Sony introduced the Digital Betacam in 1993. It was also called Digibeta or D-Beta and was a replacement for the analogue Betacam SP format. Digital Betacam was superior in performance to DVCam and DVCPro. Cassette sizes are the same as other Beta versions: S (small) tapes record up to 40 minutes, L (large) tapes record up to 124 minutes. Cassettes are light blue. Digital Betacam records component video with 10-bit YUV 4:2:2 compression. PAL resolution is 720×576, NTSC resolution is 720×480. The bitrate is 90 Mbit/s. There are five audio channels — Four main channels (uncompressed 48KHz PCM) and one cue track. Some Digital Betacam equipment is backwards-compatible with Betacam and Betacam SP. As with all tapes, we will carefully convert and transfer the old format so that you can continue to watch the footage in the future.
Transfer old vintage video tapes to DVD
The U-Matic tape was first released to the general public in 1971. It was one of the first video formats to contain the videotape inside a cassette compared to the open reel style of the other systems. U-Matic tapes are also commonly called 3/4 tapes due to their width. Unlike most other tape formats, the supply and take-up reels in the cassette turn in opposite directions during playback, fast-forward, and rewind as one reel would run clockwise while the other would run anti-clockwise.
The U-Matic tape is another system that is no longer used for everyday recording. It had to give way to the digital age. Luckily, we can take your old U-Matic tapes and transfer them to DVD so that you can enjoy them again. Our trained staff transfer all formats in-house to ensure the highest of standards.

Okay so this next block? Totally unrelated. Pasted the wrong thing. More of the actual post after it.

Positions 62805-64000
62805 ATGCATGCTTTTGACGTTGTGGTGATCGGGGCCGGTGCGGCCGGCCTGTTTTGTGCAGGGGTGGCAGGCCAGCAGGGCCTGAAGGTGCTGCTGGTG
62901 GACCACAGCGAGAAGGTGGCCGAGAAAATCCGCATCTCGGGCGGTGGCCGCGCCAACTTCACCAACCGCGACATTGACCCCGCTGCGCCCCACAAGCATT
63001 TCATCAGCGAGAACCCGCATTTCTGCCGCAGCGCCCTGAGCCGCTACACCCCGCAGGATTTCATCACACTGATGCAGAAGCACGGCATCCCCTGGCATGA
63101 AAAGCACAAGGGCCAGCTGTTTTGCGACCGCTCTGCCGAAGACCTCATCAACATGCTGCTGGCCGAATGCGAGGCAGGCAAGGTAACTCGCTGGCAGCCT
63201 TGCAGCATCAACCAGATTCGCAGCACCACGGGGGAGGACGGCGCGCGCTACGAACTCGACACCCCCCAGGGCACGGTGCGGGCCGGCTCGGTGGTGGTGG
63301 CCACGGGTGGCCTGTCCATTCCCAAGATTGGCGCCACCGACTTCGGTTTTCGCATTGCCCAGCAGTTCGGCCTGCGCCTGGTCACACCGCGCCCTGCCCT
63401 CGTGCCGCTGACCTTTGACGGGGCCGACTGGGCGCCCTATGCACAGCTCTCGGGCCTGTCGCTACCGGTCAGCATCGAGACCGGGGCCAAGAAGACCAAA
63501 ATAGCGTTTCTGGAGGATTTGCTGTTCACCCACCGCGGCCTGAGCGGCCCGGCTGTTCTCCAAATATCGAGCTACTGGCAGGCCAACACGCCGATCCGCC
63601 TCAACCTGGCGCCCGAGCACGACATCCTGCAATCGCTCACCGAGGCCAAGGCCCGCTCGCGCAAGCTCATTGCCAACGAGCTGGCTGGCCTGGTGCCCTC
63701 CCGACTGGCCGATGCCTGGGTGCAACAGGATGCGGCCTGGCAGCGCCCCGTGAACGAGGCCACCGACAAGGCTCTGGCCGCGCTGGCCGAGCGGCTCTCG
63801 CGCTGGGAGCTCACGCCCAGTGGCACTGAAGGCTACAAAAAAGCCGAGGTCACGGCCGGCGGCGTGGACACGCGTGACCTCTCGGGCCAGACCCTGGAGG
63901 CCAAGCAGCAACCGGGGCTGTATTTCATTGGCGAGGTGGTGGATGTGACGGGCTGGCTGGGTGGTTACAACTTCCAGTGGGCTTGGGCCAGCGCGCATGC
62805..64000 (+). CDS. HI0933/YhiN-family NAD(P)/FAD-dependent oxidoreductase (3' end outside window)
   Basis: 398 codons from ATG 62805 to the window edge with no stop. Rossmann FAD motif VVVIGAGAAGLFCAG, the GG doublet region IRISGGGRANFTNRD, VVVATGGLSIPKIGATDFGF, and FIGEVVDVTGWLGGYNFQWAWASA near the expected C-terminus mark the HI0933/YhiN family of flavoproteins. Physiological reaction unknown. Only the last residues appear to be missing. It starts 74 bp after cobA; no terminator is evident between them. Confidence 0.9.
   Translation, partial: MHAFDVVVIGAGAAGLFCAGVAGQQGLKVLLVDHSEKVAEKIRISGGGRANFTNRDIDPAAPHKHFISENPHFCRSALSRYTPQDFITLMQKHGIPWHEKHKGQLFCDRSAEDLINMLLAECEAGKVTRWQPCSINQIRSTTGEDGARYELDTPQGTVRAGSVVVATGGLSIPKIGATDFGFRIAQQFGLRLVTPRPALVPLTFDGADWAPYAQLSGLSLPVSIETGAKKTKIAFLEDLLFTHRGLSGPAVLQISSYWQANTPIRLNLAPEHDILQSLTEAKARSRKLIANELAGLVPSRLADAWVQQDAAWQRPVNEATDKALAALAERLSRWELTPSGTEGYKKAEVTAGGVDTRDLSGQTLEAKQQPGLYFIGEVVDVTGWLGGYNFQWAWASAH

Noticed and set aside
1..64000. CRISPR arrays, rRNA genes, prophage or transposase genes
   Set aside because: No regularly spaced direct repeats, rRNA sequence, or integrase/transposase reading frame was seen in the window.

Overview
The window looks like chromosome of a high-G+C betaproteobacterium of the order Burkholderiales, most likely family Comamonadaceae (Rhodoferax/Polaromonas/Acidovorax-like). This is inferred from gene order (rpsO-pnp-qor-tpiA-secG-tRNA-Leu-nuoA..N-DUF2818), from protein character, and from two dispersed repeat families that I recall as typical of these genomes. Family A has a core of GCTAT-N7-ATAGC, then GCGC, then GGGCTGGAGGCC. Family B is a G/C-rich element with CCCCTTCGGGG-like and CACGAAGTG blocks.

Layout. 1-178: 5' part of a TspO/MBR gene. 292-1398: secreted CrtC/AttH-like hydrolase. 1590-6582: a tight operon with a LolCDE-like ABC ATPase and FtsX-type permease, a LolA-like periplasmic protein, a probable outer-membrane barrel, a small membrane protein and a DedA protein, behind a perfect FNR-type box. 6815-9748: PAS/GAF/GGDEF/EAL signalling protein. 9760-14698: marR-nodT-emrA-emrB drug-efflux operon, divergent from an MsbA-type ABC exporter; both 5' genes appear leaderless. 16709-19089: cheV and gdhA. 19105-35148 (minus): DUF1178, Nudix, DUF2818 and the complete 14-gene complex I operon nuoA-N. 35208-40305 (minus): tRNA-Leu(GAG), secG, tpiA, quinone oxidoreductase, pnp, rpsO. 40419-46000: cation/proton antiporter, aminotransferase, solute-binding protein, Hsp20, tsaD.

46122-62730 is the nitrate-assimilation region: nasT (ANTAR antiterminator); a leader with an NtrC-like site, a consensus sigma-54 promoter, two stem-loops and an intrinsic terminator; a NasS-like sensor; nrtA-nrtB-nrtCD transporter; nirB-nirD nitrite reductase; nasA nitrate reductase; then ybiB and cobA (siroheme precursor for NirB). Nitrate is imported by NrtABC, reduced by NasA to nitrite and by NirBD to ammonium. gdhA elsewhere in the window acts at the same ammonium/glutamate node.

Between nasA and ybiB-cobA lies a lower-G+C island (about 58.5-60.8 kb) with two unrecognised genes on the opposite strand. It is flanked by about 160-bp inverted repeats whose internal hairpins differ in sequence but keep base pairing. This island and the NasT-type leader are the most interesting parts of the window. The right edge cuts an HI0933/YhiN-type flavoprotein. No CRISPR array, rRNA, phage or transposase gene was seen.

Helical Scan was a method of recording information onto magnetic tape. It was used to record TV programs in the 1960s, and by several storage sellers in high-end tape backup products. The helical scan is the same technology used in digital audio tapes and began in the VCR arena. It uses a spinning read/write head and diagonal tracks. Unfortunately, the recording and playback heads touch the tape. Furthermore, an IBM scientist concluded in the mid-1990s that helical-scan cartridges could start to deteriorate after being used from 50 to 250 times. If you are worried about the longevity of any of your film formats, then bring them to Happy Ireland so that we can transfer them to DVD. We will also restore and repair the film where possible while cutting out any blank scenes. Contact us today.